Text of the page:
Less than 10% of international climate funding is currently earmarked for local efforts to build resilience. This dynamic needs to change, says the World Resources Institute, and the power of context-specific action, local leadership, and embedded knowledge can make it happen.
“There is no one-size-fits-all technical solution that can replace a contextual focus that puts people’s well-being, needs, and aspirations first,” WRI writes in a recent blog post inspired by the Global Commission on Adaptation’s recent paper, Scaling Local and Community-Based Adaptation.
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The benefits of tailoring climate adaptation strategies to specific communities are evident in the recent experience of the Fijian village of Vunidogoloa which, assailed by coastal erosion and salt water incursion, was forced move inland to higher ground. Working together with local and national officials, as well as the International Labour Organization, residents of Vunidogoloa crafted a resettlement plan that took careful account of all that would be lost in their flight from home, both natural and spiritual.
Practical measures, like building fishponds to mitigate the impact of reduced access to the ocean, and marshalling religious organizations to nurture the psycho-spiritual well-being of the displaced villagers, made resettlement less difficult than it would otherwise have been, notes WRI.
Another boon generated by tailored climate resilience funding is local leadership. “Local voices and priorities are urgently needed in an honest and long overdue conversation on the systemic causes of vulnerability, which prevent more transformative solutions from flourishing,” writes WRI. This has been evidenced by the “grassroots donor dialogues” being enabled by the Global Commission’s Locally Led Action Track initiative (currently ongoing and produced in partnership with 28 aid organizations).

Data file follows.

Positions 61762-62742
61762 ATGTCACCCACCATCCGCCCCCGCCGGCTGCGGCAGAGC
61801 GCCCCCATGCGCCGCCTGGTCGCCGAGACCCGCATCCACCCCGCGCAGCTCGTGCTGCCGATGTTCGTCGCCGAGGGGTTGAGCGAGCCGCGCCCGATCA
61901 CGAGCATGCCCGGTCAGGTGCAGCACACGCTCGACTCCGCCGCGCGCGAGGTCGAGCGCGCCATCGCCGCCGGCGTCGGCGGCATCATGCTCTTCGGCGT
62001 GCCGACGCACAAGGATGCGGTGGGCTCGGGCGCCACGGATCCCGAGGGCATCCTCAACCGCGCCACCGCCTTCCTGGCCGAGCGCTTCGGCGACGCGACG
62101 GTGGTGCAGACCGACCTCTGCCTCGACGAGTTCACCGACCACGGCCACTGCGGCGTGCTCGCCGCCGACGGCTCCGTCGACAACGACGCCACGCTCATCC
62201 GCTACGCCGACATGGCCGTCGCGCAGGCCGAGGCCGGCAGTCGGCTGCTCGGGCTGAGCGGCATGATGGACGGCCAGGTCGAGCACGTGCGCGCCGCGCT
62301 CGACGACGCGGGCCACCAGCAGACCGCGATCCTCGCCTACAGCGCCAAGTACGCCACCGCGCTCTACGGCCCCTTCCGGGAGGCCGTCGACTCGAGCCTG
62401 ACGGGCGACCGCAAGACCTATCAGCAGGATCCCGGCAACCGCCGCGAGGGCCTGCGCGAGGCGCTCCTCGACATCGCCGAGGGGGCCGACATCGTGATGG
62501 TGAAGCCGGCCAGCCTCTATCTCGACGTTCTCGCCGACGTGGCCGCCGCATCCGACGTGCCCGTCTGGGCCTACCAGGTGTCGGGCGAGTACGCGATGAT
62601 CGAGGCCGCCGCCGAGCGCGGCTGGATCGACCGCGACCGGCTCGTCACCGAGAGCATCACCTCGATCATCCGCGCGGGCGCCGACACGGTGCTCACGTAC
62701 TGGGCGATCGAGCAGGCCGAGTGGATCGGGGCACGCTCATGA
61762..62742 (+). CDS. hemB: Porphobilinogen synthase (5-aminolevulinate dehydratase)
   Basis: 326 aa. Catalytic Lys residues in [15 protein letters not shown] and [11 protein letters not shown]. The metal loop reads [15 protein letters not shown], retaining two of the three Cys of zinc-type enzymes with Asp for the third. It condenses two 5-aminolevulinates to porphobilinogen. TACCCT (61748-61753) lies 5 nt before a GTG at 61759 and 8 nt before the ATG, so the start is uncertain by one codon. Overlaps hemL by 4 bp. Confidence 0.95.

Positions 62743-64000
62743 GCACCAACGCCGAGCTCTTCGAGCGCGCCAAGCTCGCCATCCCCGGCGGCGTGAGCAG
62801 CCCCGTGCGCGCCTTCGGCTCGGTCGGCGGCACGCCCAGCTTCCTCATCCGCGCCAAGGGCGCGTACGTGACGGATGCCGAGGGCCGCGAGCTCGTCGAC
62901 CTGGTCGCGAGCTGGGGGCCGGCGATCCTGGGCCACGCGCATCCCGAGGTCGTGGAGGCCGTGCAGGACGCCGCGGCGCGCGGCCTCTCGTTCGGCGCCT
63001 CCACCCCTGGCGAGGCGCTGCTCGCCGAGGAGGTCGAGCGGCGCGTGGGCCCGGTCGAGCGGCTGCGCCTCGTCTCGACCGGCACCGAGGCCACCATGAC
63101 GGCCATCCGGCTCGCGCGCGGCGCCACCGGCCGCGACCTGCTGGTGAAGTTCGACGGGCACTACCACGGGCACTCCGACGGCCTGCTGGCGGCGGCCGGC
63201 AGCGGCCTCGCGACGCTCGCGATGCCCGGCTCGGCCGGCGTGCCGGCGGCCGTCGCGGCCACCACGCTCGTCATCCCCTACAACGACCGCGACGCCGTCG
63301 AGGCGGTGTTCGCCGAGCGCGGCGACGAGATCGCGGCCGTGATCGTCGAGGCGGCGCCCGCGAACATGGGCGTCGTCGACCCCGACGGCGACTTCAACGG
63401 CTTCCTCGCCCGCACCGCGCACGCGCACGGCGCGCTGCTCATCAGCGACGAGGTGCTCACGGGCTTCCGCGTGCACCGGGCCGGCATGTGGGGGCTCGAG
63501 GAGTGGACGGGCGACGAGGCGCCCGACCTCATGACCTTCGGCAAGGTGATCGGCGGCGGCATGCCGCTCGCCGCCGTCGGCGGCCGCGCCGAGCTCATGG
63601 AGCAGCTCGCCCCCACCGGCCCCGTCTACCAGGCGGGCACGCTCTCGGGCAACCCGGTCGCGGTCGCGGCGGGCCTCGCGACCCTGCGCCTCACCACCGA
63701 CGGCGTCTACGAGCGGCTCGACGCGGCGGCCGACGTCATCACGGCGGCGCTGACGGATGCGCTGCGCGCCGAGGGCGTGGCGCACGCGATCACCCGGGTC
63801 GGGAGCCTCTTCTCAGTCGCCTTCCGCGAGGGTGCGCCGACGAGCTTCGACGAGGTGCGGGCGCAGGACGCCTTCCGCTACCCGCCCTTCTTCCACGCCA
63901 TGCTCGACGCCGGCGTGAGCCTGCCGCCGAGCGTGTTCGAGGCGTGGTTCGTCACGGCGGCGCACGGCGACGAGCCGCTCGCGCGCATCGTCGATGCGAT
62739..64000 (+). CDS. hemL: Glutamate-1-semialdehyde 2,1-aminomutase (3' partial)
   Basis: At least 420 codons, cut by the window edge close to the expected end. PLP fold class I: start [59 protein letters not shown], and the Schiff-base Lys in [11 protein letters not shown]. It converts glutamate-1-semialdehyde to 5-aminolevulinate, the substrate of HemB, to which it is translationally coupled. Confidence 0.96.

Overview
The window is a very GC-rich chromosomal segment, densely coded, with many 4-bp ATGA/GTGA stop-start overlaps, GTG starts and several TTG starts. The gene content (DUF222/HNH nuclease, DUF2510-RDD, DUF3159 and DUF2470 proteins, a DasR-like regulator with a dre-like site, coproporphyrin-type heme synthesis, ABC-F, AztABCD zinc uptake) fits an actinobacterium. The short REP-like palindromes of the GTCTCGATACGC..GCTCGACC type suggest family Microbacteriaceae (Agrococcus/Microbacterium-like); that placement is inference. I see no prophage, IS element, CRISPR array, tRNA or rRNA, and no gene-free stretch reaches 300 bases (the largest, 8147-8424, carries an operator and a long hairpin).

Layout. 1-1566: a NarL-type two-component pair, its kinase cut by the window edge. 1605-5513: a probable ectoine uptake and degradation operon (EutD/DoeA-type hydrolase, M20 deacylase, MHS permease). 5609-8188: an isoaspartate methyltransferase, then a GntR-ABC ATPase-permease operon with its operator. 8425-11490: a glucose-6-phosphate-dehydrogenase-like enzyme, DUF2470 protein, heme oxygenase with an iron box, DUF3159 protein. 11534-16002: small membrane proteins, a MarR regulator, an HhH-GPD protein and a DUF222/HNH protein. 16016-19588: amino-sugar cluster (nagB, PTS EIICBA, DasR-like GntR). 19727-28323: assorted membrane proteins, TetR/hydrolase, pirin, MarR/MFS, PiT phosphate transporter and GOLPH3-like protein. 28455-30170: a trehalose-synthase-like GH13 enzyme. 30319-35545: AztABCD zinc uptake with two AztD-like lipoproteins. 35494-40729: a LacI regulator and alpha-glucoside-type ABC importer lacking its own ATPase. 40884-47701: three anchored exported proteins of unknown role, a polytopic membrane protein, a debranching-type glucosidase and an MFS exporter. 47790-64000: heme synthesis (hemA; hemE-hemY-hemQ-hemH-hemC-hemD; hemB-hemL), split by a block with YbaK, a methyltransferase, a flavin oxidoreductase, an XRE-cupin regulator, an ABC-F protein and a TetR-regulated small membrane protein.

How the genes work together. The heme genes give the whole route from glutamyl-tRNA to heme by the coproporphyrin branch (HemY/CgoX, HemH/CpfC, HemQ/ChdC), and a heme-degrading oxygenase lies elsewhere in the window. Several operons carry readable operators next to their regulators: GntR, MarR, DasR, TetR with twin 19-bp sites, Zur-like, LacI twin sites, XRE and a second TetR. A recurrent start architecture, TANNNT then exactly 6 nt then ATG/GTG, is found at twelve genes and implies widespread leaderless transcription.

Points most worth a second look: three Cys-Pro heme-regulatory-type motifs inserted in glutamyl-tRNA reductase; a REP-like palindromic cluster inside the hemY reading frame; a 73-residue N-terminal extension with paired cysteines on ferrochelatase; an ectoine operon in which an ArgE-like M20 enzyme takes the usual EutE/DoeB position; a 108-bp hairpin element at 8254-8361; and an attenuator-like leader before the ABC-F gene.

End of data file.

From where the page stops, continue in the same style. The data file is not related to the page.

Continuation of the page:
Working with local grassroots leadership can particularly benefit a region’s poorest inhabitants by making it more possible for even “the most vulnerable people to participate in decision-making,” notes WRI.
This effect was recently seen in Bangladesh, where a mangrove restoration project was designed to supply food and income, and to be more accessible to women unable to travel far from their families and domestic responsibilities.
Then there is the “vast and underutilized resource” of local knowledge. Embedding such knowledge in adaptation strategies “makes them more inclusive, eases uptake, and makes them more sustainable, while boosting communities’ sense of ownership.”
Case in point, writes WRI, is the role Indigenous knowledge recently played in helping villagers in Pakistan’s Hunza Valley monitor and respond to the threat of melting glaciers. Combining the generational knowledge of local residents with state-of-the-art data collection techniques has significantly improved local flood preparedness.
Subsistence farmers in Ethiopia, too, have been addressing drought-induced food insecurity with a government-supported resilience project that weaves together “an early warning weather system, new drought-resistant, high-yield crop varieties, and agricultural programming focused on women heads of households,” WRI writes. “Local adaptation solutions are more likely to be effective because communities approach adaptation holistically.”
Citing the 2019 Global Commission on Adaptation report, Adapt Now, WRI concludes that “avoiding loss and damage from climate stressors saves money, which unlocks economic and social potential for the area.”
This “interplay of co-benefits,” the organization adds, comes down to one simple choice: “delay and pay, or plan and prosper.”
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